A new book will chart a viral craze over lockdown which saw communities “yarn-bombing” letter boxes around the UK.
Lockdown Letterboxes: A very British yarn, is a book by Belinda Goldsmith which showcases the emergence of graffiti knitters and crocheters making covers for the famous red post boxes over lockdown.
Ms Goldsmith, a Thomson Reuters journalist, wanted to document “how people’s lives had changed during lockdown through the very unique route of these people who were starting to use their crochet hooks and knitting needles”.
While on a daily run earlier on in the pandemic, she noticed a woolly green topper on a post box which she photographed and posted on Instagram.
After her friends commented that they too had seen similar creations, Ms Goldsmith went looking for more – soon discovering “hundreds of villages and towns in the UK” that had seen the same trend.
The journalist, from Pinner in north-west London, told the PA news agency: “People would see them and think ‘I could make one of those’, and it just went viral.”
All proceeds from book will be going to the charity YoungMinds. It features people aged seven to 80 who picked up their crochet hooks and knitting needles to bring a bit of light to their local areas amid coronavirus restrictions.
One 40-year-old woman, who was diagnosed with breast cancer in December, told Ms Goldsmith that making post box toppers had “given her something positive (to do)” during her chemotherapy appointments.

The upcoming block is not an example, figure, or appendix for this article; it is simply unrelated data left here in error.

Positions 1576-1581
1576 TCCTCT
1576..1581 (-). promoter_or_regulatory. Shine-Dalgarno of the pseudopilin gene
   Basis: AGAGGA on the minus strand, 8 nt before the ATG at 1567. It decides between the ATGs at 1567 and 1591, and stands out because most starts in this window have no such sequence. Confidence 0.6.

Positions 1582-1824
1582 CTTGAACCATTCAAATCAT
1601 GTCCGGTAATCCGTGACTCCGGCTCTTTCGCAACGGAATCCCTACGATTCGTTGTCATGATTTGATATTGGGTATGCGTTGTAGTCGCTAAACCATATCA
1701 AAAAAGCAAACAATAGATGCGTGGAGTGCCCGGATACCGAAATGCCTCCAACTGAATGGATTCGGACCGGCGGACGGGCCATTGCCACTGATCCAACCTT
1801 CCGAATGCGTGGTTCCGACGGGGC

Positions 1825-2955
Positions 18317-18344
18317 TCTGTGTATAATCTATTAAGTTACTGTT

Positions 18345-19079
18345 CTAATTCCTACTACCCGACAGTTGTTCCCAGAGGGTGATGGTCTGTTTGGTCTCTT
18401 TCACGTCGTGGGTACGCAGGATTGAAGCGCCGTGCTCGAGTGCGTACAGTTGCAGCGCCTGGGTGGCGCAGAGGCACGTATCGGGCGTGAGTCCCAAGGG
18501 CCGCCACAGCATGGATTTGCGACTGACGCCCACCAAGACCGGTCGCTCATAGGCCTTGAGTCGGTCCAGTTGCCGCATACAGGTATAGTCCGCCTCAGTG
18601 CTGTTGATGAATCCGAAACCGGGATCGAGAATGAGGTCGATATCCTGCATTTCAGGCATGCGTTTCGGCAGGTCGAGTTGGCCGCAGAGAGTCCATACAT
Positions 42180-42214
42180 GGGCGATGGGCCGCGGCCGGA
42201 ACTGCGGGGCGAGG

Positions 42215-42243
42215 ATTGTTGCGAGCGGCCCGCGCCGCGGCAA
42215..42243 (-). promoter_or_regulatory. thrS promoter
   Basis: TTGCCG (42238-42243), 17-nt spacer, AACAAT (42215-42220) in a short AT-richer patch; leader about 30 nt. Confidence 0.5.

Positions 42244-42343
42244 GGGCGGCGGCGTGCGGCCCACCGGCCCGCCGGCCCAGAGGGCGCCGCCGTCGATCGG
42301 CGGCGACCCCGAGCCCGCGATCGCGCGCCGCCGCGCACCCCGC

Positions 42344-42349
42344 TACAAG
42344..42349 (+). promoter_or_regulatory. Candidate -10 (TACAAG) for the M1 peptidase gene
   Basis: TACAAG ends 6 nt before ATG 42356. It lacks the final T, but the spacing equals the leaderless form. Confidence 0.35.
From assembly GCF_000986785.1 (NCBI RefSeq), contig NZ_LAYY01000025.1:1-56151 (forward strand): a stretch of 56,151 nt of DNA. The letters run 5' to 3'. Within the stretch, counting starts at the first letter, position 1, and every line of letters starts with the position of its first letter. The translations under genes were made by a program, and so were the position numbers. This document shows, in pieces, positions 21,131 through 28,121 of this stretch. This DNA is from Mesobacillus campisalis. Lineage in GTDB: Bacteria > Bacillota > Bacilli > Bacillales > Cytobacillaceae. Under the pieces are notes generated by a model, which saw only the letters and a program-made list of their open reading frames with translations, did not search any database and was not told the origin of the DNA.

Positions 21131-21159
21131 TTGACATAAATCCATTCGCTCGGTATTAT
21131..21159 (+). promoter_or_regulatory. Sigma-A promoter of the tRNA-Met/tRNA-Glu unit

Another woman in her 70s took up the craft as she had to shield. Ms Goldsmith said she would put her toppers on the post box outside her house and passers-by would wave to her through her window – providing her only source of communication during lockdown.
After noticing a few cars were speeding down her road, she created a speed camera topper to encourage drivers to slow down.
Some of the most impressive pieces are from an anonymous crafter from Leicestershire.
One was produced in November to mark Remembrance Day and showed a World War One soldier surrounded by poppies. Ms Goldsmith described it as “absolutely breath-taking”.
It is not known how many of the letterbox toppers have been made, but it is likely to be a number in the thousands.
“This was a very British way of dealing with all the challenges we have faced,” said Ms Goldsmith.